The Dot and the Line

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The Dot and the Line
A Romance in Lower Mathematics
Directed by Chuck Jones
Maurice Noble (co-director)
Produced by Chuck Jones
Les Goldman
Story by Norton Juster
(book and screenplay)
Narrated by Robert Morley
Music by Eugene Poddany
Animation by Don Towsley (supervising)
Ken Harris
Ben Washam
Dick Thompson
Tom Ray
Philip Roman
Backgrounds by Philip DeGuard
Don Morgan
Studio MGM Animation/Visual Arts
Distributed by Metro-Goldwyn-Mayer
Release date(s) December 31, 1965 (1965-12-31)
Color process Metrocolor
Running time 10 minutes 1 second
Country United States
Language English

The Dot and the Line: A Romance in Lower Mathematics (ISBN 1-58717-066-3) is a book written and illustrated by Norton Juster, first published by Random House in 1963. The story was inspired by Flatland: A Romance of Many Dimensions, in which the protagonist visits a one-dimensional universe called Lineland, where women are dots and men are lines.

In 1965, famed animator Chuck Jones and the MGM Animation/Visual Arts studio adapted The Dot and the Line into a 10-minute animated short film for Metro-Goldwyn-Mayer, narrated by Robert Morley. The Dot and the Line won the 1965 Academy Award for Animated Short Film.[1] It was entered into the Short Film Palme d'Or competition at the 1966 Cannes Film Festival.[2]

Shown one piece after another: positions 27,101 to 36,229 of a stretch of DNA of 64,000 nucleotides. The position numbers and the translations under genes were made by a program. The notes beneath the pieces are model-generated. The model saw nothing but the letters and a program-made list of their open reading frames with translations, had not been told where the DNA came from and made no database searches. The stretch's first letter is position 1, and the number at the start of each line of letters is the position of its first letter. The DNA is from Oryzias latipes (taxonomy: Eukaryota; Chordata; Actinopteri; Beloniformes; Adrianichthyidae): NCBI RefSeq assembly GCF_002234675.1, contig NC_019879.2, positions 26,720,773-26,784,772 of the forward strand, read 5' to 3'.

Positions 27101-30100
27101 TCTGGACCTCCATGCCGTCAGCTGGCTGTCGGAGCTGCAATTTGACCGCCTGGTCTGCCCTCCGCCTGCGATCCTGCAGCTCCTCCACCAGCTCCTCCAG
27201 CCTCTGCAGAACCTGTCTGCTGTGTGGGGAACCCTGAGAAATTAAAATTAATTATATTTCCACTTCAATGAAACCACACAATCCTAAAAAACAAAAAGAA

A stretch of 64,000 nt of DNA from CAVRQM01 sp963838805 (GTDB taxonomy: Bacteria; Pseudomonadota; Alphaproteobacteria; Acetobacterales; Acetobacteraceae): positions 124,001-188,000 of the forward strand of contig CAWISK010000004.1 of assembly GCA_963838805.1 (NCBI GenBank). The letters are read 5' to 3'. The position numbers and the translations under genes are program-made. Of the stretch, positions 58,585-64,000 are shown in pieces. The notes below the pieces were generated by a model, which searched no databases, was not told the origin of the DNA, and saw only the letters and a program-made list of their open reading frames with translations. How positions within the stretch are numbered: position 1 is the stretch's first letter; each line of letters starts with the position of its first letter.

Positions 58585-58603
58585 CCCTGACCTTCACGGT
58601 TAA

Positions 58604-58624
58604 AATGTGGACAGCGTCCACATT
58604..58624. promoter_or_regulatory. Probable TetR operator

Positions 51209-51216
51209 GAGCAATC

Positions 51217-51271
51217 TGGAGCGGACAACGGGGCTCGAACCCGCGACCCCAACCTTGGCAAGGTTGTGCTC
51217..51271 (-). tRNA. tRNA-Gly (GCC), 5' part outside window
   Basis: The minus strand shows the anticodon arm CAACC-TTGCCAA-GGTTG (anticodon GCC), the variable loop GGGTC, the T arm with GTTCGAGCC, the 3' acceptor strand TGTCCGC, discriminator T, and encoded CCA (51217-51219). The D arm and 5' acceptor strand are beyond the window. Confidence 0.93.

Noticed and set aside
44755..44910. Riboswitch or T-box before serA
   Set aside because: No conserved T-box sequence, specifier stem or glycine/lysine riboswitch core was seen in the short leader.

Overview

The cartoon was released as a special feature on the The Glass Bottom Boat DVD in 2005. The cartoon is also featured on the 2008 release of Warner Brothers Home Entertainment Academy Awards Animation Collection and the 2011 release of the Looney Tunes Platinum Collection: Volume 1 Blu-ray box-set on the third disc as a special feature. In 2005, Robert Xavier Rodriguez made a musical setting of the book for narrator and chamber ensemble with projected images, and in 2011 he made a version for full orchestra.

Story[edit]

The story details a straight line who is hopelessly in love with a dot. The dot, finding the line to be stiff, dull, and conventional, turns her affections toward a wild and unkempt squiggle. The line, unable to fall out of love and willing to do whatever it takes to win the dot's affection, manages to bend himself and form an angle. He works to refine this new ability, creating shapes so complex that he has to label his sides and angles to keep his place.

Screenshots from the award winning short.

The dot realizes that she has made a mistake: what she had seen in the squiggle to be freedom and joy was nothing more than chaos and sloth. She leaves with the line, having realized that he has much more to offer, and the punning moral is presented: "To the vector belong the spoils."

Legacy[edit]

The Dot and the Line served as the inspiration for a collection of jewelry by designer Jane A. Gordon.[3]

Notes[edit]

  • This was one of only two Looney Tunes and non-Tom and Jerry animated short subjects to be released by Metro-Goldwyn-Mayer post-1958. The other one is The Bear That Wasn't, released in 1967 as the last-ever MGM animated short.
  • "The Dot and the Line" won the final award for an animated short for Metro-Goldwyn-Mayer, and Chuck Jones' only award as a producer.
  • This would be one of two Juster books to be adapted for the big screen by Chuck Jones, although Juster had no involvement with the other, The Phantom Tollbooth.

References[edit]

External links[edit]